With its recent surge back above $17/oz, we have officially entered a silver bull market by technical definitions. This threshold is reached when a market or asset trading at a price 20% above its 52-week lows. (Spot silver dipped below $14/oz as recently as last December.)
Even as this bull market is only a few days old, there are already pundits claiming, for various reasons, that it is fool's gold. However, there are more convincing data backing up an ever higher surge upcoming.
One of the arguments circulating against a robust silver bull market going forward is based on demand for base metals picking up. At first, this seems somewhat unrelated. Yet the rationale is based on the fact that a large portion of the annual silver supply comes as a secondary byproduct of base metal mining. Consequently, some analysts are predicting that rising demand for copper and lead will dent the precious metal's scarcity on the market.
While this makes good economic sense, it is not a clear-cut conclusion. Mineweb points out, "If [major Poland-based copper miner] KGHM has seen good prospects for copper, or Goldcorp has thought the yellow metal was about to soar, they’ve generally ended up with more silver than they planned and have had to dump it on the market, depressing prices."
However, shortly thereafter, the same article follows this speculation by making the exact opposite concession: "Mined production of silver will fall 5% this year, according to the Silver Institute, an industry body, and decline further through 2019." Regardless of there being more silver recovered from other mining operations, total silver production is more likely to decline. This coincides with more available physical silver being taken off the table by investors than ever before. Thus, the supply outlook favors higher prices.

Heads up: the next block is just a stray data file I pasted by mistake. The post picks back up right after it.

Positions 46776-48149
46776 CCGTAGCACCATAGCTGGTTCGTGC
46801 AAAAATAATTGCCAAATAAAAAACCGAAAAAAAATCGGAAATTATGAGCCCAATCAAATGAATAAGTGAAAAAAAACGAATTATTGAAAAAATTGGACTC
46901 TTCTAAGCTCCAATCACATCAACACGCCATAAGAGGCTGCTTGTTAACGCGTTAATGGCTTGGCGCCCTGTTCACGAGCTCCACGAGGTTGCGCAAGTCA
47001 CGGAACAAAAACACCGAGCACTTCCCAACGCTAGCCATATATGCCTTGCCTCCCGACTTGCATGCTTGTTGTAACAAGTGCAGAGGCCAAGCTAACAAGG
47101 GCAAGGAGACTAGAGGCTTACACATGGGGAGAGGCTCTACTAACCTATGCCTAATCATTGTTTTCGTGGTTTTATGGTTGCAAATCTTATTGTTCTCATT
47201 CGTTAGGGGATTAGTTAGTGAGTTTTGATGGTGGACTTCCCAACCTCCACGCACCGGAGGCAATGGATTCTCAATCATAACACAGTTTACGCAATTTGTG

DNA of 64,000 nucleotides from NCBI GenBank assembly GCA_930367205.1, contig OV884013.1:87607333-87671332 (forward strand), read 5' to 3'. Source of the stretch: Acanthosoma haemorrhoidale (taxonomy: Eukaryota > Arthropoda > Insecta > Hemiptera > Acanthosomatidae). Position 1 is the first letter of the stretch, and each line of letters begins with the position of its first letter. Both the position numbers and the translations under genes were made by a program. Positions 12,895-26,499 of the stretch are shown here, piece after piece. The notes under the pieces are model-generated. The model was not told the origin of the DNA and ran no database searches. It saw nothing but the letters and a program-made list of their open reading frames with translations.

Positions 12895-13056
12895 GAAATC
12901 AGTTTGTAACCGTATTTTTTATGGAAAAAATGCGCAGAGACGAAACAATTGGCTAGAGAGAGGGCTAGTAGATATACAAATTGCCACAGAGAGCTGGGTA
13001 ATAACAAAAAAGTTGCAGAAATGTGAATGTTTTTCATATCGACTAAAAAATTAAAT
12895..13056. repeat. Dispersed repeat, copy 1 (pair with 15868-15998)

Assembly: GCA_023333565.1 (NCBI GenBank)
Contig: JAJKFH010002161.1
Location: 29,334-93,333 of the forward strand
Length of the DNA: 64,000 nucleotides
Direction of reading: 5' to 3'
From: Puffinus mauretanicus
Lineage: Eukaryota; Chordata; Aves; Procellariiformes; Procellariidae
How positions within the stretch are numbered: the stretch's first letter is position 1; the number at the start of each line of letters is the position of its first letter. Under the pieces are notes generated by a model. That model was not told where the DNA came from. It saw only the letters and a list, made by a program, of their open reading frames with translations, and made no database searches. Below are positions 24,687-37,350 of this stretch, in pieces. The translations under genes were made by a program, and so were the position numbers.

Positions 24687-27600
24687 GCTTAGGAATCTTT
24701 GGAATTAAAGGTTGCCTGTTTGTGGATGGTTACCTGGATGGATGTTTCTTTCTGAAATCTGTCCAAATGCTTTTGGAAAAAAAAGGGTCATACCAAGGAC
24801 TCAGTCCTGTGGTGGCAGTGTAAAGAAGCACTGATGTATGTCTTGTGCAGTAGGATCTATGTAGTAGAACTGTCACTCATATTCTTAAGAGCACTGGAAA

Follow the Market Data
Meanwhile, there's a wealth of key market indicators that point toward silver demand strengthening further. We briefly explore three of these signals below.
First, the gold-silver ratio is still historically high. This is true even though the measure is finally down from its highest level since 2008, which occurred in February. This suggests that the ratio has more room to fall. As long as gold remains steady, it implies that silver will chip away at the gap by advancing. It's not that the price ratio of gold-to-silver is some magical yardstick; it just influences market participants to favor one metal over the other, meaning silver should remain in favor for quite some time.
Silver ETF holdings are close to reaching all-time high. Collectively, silver-backed ETF holdings total just shy of 20,000 metric tonnes. The only reason this doesn't translate into the best-ever share price for these funds is due to the significantly lower spot price of silver in 2016 ($17/oz) compared to the last time ETF holdings were this high in 2011 (over $45/oz). Greater demand for silver ETFs, though more speculative compared to owning physical silver, still helps buoy market sentiment.
Futures Show Silver Bull Market
Perhaps most surprisingly, net-long bets on silver futures are the most bullish ever on record in terms of the spread between long and short contracts. Another encouraging sign is that the big guns—hedge funds and institutional investors—have led the charge. At the same time, silver futures just had their highest closing price in nearly a year. This has helped the price rise by 23% since 2016 began, even better than gold's impressive 18% leap.
Although nothing is for certain when it comes to the financial markets, these are strong signals in favor of silver's continued rise.
The opinions and forecasts herein are provided solely for informational purposes, and should not be used or construed as an offer, solicitation, or recommendation to buy or sell any product.